Ola! What a great idea, and how much I enjoy and grow and am empowered by reading the thoughts, musings, and experiences of these real and great painters.
Reading Alan Wolton’s post (once I drove from Nashville to an obscure barn way outside of Chicago to see this extraordinary collection of his water lilies)what a great blessing to see inside his mind a little about layering in those transparent washes, and then to preserve them – discipline. This struck a chord in me (finally?).
About the same time I was going through Architectural Digest – and there was this painting on a bedroom wall (Brooke Shields) of a woman’s head study, all in black, and white, basically a beautiful value study. She wasn’t framed, looked half finished and is exquisite.I had the privilege last January of going to the Prado and Sorolla’s home. Go, hitch hike if you have to. What struck me about Sorolla’s things was; First. The great, unfinished, quality of his work. It looked like over and over, unless it was a formal portrait, that he would get about 2/3’s done and go onto the next one. Good enough. Next. Also, he has hundreds of those tiny paintings, 5 x 7 or smaller done with 7 or 12 thick brush strokes. Next…Nothing was too precious. He stayed inspired. He painted gorgeous fruit garlands and portraits of his daughters “on the walls” for himself. He painted for joy. Please, Dear Lord, let this be my process shifting. Anyhow, this was where I was when I began “Music Man”. Ah, to be as Sorolla, and still be on that great plane of hope, magic, inspiration, the great challenge to capture something so elusive – when I finish a painting as when I began.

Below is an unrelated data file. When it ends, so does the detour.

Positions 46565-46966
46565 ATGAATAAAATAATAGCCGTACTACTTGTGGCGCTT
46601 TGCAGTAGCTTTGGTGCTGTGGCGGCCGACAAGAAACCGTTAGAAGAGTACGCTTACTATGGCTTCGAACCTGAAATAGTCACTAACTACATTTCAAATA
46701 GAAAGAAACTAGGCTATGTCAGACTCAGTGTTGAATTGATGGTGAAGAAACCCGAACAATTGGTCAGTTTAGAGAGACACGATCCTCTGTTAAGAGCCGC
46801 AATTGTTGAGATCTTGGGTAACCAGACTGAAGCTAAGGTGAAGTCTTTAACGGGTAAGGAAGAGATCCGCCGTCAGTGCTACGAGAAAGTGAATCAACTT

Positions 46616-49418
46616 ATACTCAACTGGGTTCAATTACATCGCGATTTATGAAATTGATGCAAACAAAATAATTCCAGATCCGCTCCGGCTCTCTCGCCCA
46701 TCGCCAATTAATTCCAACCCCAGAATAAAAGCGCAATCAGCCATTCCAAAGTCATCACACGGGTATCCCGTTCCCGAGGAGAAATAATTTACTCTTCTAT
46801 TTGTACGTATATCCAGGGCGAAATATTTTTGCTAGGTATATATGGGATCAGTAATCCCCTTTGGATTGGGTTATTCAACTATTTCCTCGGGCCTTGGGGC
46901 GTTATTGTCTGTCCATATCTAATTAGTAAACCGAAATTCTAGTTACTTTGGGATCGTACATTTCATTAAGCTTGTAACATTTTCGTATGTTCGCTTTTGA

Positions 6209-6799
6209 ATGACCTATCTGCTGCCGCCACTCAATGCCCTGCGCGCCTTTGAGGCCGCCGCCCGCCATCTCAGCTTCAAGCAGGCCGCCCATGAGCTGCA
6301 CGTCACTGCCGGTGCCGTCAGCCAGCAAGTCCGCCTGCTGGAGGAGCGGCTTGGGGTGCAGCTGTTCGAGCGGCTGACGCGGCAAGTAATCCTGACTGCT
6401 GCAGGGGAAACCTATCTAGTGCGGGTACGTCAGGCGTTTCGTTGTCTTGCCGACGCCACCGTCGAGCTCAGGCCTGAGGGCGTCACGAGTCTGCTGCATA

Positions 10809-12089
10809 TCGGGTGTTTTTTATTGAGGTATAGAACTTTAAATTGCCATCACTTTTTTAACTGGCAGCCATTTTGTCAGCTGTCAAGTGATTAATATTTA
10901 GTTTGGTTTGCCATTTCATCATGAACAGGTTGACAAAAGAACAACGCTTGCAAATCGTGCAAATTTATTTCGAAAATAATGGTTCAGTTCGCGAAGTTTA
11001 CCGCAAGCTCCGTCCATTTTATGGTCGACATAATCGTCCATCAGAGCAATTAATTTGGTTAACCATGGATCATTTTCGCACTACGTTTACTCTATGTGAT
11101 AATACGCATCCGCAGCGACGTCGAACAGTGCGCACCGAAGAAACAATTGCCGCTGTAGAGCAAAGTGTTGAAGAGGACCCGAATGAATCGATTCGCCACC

I think that the key for me, the only hope is in being present, moment by moment, choice by choice, focus, discipline. To decide truthfully as I see it. What is my darkest dark, my lightest light, and focus; remain focused on the goal of preserving that value scale.
“A man is what he thinks about all day long.” – Emerson
Frank Loyd Wright has inscribed on the beams of his studio, “What a man does, he has”.
“For as he thinketh in his heart, so is he”. - Proverbs 23:7
What I’m thinking about when I’m painting is what I’m going to create.
This discipline, sustained focus for me, is the key to producing not only work I love but a life I want to live.
I’ve worked out with a trainer (I must be forced) for most of the last 7 years. I want to be strong, but mainly I go for the discipline. I know that if while doing the plank, or attempting push-ups, if I ALLOW myself the luxury of a negative thought I will drop. My strength truly drops 30% because of what I’m thinking. So, whether it’s dieting, exercising, being kind to our mates and small animals, not eating that bowl of cereal at 11p.m, or holding onto that brilliant, childlike elusive transparent under-painting…
I’ve got to stay focused and hold onto the reality of what I think about, I bring about.